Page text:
Obama and his advisors, from grad school until now, have apparently seen the entire world as a single collection of nation-states just waiting to cooperate if the right people came into power in the United States to midwife it through dialogue and nice-making. Surely that belief has evaporated. It is time for the Obama administration to embrace reality and do what Putin did long ago and the rest of Russia’s reluctant neighbors are doing: Make two lists, one of your friends and the other of your enemies; support the first and torment the second. It might be distasteful to some, but it is the real world.
David Brooks had another introspective piece in the NYT. He wants to know why Putin Can’t Stop; or rather he wants to know when Washington couldn’t make him stop. Brooks thinks it began when Putin repatriated the corpse of a long-dead Russian author Ivan Ilyin, who wasn’t even a Bolshevik.
Putin was personally involved in getting Ilyin’s remains re-buried back in Russian soil. In 2009, Putin went to consecrate the grave himself. The event sent him into a nationalistic fervor. “It’s a crime when someone only begins talking about the separation of Russia and the Ukraine,” he said on that day.
To enter into the world of Putin’s favorite philosophers is to enter a world full of melodrama, mysticism and grandiose eschatological visions. “We trust and are confident that the hour will come when Russia will rise from disintegration and humiliation and begin an epoch of new development and greatness,” Ilyin wrote…
Up until now, we have not been in a Huntingtonian conflict of civilizations with Russia. But with passions aroused and philosophic zealotry at full boil, it may temporarily appear that we are.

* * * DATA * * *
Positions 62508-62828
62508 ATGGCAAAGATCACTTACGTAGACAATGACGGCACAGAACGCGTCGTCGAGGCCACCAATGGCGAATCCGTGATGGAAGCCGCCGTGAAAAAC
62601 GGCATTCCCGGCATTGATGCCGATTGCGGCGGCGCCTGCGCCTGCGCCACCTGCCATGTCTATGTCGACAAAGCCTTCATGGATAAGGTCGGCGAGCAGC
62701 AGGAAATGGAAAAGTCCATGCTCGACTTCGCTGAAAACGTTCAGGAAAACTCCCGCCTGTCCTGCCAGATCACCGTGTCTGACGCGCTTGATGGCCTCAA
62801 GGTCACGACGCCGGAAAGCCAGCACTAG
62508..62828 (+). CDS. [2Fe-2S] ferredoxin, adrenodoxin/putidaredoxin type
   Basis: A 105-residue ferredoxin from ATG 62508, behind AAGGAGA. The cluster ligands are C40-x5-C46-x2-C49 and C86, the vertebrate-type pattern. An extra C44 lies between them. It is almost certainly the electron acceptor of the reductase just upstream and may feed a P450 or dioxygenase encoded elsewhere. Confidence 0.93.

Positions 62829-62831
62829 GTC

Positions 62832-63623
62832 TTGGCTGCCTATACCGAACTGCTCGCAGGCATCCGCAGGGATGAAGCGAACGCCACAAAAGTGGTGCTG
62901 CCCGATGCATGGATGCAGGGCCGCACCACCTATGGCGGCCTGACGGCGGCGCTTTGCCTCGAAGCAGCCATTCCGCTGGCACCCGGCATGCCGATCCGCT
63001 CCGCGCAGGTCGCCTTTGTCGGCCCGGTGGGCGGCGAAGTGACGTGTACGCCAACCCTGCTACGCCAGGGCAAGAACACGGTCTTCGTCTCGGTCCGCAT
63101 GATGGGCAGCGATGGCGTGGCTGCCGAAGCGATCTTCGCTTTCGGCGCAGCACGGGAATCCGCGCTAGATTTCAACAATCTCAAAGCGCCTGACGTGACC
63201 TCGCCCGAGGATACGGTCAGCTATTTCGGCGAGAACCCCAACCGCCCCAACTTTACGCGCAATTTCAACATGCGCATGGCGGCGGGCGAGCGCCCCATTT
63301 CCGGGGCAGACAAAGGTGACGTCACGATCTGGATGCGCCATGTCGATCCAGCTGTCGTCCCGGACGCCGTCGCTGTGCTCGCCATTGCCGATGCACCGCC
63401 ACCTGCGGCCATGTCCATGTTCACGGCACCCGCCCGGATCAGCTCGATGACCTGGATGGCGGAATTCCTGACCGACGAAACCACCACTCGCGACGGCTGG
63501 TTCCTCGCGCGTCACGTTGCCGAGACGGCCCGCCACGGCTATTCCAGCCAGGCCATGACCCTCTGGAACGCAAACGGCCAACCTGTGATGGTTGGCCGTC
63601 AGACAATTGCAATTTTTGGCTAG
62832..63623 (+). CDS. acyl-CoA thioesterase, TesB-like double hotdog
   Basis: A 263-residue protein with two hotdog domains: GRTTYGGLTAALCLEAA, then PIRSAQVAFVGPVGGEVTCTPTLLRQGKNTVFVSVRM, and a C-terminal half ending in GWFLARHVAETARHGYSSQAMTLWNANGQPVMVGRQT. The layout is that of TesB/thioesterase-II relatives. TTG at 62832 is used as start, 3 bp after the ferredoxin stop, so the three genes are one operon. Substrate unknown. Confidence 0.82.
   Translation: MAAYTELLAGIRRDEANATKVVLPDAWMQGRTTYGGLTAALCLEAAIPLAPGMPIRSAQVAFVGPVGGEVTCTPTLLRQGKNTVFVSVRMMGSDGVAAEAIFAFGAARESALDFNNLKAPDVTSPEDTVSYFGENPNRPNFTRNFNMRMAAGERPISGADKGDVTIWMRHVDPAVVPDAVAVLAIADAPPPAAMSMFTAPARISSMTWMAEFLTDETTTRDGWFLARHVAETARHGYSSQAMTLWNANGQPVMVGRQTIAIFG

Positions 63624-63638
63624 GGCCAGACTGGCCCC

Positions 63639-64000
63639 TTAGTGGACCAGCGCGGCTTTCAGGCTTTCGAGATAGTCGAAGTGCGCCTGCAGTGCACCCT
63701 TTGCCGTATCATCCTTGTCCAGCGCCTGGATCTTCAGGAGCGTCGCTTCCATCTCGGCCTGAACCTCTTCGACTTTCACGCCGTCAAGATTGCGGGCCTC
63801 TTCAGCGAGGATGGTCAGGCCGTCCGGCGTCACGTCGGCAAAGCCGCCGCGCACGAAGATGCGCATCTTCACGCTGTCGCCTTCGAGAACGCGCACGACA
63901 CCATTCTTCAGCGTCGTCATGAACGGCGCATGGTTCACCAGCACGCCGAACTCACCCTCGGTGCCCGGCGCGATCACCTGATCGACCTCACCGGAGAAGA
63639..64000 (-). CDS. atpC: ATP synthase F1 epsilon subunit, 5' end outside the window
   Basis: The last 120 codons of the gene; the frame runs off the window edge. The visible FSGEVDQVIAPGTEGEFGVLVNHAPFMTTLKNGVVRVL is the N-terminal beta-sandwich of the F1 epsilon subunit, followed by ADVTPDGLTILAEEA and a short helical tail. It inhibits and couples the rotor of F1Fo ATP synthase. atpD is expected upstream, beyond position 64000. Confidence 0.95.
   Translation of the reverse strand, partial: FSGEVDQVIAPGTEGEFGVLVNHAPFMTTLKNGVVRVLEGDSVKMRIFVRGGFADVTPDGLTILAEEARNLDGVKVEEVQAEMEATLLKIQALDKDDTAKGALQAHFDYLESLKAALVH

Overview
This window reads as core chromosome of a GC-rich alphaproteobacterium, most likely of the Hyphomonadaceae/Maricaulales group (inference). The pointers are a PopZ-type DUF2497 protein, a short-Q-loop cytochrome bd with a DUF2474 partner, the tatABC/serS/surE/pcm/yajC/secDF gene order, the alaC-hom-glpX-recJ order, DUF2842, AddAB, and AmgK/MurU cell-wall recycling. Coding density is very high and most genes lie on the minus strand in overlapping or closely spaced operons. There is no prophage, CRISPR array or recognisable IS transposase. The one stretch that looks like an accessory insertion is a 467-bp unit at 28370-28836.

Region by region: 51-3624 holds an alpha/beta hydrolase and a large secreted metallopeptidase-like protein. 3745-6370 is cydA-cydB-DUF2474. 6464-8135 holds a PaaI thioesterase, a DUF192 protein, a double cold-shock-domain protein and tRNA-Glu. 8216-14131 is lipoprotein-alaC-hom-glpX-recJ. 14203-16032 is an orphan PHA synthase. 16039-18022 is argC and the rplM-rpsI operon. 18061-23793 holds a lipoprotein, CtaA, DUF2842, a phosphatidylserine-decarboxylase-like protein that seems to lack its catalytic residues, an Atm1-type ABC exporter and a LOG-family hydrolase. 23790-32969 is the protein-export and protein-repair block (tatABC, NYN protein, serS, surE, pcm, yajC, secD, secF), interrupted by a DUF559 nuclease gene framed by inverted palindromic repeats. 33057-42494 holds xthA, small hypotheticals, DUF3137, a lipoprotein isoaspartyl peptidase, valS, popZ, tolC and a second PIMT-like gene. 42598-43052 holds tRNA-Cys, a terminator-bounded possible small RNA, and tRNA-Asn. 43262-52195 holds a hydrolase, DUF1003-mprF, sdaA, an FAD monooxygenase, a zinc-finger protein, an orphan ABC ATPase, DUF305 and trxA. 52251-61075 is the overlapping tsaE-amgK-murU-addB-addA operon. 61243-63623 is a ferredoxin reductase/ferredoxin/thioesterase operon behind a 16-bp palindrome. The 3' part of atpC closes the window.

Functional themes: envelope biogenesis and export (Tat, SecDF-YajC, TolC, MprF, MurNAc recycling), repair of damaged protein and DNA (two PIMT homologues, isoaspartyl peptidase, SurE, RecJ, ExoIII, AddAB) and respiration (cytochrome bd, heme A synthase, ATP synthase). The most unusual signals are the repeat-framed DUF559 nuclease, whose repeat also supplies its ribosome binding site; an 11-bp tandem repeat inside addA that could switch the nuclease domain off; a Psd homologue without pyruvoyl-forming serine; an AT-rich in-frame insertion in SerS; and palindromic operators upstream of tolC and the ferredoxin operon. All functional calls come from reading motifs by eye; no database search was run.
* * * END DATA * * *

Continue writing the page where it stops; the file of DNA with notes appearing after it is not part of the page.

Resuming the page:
The implication for Western policymakers is that we may not be dealing with a “normal” regime, which can be manipulated by economic and diplomatic carrots and sticks. Threatening to take away inclusion in the Group of 8 or freeze some assets may become irrelevant because the Russian regime will have moved up to a different level. The Russian nation may be motivated by a deep, creedal ideology that has been wafting through the culture for centuries and has now found an unlikely, cynical and cold-eyed host.
But I think the true explanation is rather simpler. Too many people frittered away the Design Margin. It was spent and squandered by those both who felt it was immoral to be so rich and while simultaneously convinced these riches were inexhaustible. It happened because too many worked tirelessly to take America down a peg or two, out of spite; and from a sense of unassailable superiority. People who thought it was OK to blow the stash; open the borders; downsize the armed forces. Guys who believed you could churn out paper dollars and issue empty threats ad infinitum. Because like Paul Krugman once said: we can invent an alien invasion from outer space if we need to.
And now they find their arms being broken by Cairo police. When and how did Medea Benjamin become a nobody? Maybe it happened this way: when those who dreamed of a weaker, helpless America forgot that in so doing they would also be bringing down themselves.